The Dallas Movie Screening Group

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Thursday, June 8, 2017

Wonder Woman

“Wonder Woman” review. This is essentially an origin story centering on Diana Prince, (Gail Gadot) a god who was mad from clay by the almighty Zeus.

Although her character made a small yet memorable turn in 2016’s “Batman v Superman: Dawn of Justice,” in “Wonder Woman” Gadot gets to fly solo in director Patty Jenkins well-told tale.

The opening portion of “Wonder Woman” occurs on Themyscira, a fictional island where the Amazon woman train night and day.

What was really cool in this movie are the chords that strike whenever she is on screen, highlighting her theme song. Rupert Gregson-Williams handled the scoring duties here bringing forth an amazing and enthralling composition.

This one also has touches of the past, referencing the photo she appeared in during World War I.

Supporter Chris Pine is solid as American spy Steve Trevor, a soldier who finds out that his appearance is the first time she's ever interacted with a man, since her upbringing found her interacting purely with women, since no members of the opposite sex were present.

His character also comments on a disfigured woman known as Dr. Poison, (Elena Anaya), who aids the Germans in bringing down the good guys.

Integral to the story are Danny Huston ("30 Days of Night," "X-Men Origins: Wolverine"), Ewen Bremmer ("Trainspotting, "The Rundown"), Saïd Taghmaoui (“American Hustle,” “G.I. Joe: The Rise of Cobra”), David Thewlis (“Harry Potter and the Half-Blood Prince,” “The Theory of Everything,” 1993’s “naked”), Robin Wright (“The Princess Bride,” “Forrest Gump”) and Connie Nelsen (“Gladiator,” “Rushmore”).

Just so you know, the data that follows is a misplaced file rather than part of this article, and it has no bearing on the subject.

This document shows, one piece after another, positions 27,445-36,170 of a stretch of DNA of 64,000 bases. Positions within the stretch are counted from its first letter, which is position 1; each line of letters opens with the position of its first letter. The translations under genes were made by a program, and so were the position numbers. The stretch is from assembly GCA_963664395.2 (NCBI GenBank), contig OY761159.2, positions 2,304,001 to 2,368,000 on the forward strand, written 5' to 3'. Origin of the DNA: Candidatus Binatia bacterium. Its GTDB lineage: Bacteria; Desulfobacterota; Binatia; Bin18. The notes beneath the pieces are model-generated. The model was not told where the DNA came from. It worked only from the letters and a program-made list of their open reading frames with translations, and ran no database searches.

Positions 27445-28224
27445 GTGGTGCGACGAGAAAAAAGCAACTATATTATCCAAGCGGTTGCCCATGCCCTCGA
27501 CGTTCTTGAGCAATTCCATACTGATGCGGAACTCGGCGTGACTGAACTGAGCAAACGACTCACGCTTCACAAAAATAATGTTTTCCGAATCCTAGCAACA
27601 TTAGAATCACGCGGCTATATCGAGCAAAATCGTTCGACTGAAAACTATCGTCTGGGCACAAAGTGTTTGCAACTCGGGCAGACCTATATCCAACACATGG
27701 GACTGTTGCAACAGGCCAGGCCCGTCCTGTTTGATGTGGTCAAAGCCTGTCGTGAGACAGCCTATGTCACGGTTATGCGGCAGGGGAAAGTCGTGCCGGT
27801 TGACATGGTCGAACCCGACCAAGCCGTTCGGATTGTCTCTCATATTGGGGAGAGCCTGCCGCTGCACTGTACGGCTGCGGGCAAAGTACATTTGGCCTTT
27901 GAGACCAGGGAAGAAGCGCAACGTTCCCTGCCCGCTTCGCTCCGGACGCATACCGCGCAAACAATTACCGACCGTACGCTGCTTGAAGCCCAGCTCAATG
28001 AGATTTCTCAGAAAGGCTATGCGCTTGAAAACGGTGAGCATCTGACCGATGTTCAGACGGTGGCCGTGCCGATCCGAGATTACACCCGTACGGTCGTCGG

The latter two are important because Penn plays the matriarchal figure, Antiope and Nielsen’s Hippolyta is essentially the aunt.

Huston plays one of the antagonists of the story, a German SS officer known as Ludendorff. He is one of the higher ups in Germany’s plan for the final solution.

The plot twists are in abundance in this well told tale that delivers in almost every single department. Just when you think you have figured out the straightforward story, Jenkins and screenwriter Allan Heinberg throw in a couple of surprising plot twists and story turns.

“Wonder Woman” does what it’s supposed to do and just provide nothing more than a couple of hours of fun sheer entertainment value. Even though the movie runs longer than two hours (2 hours 11 minutes to be exact), there are never really any dry spells or lags in the process.

Grade: B+
(Review by Ricky Miller)

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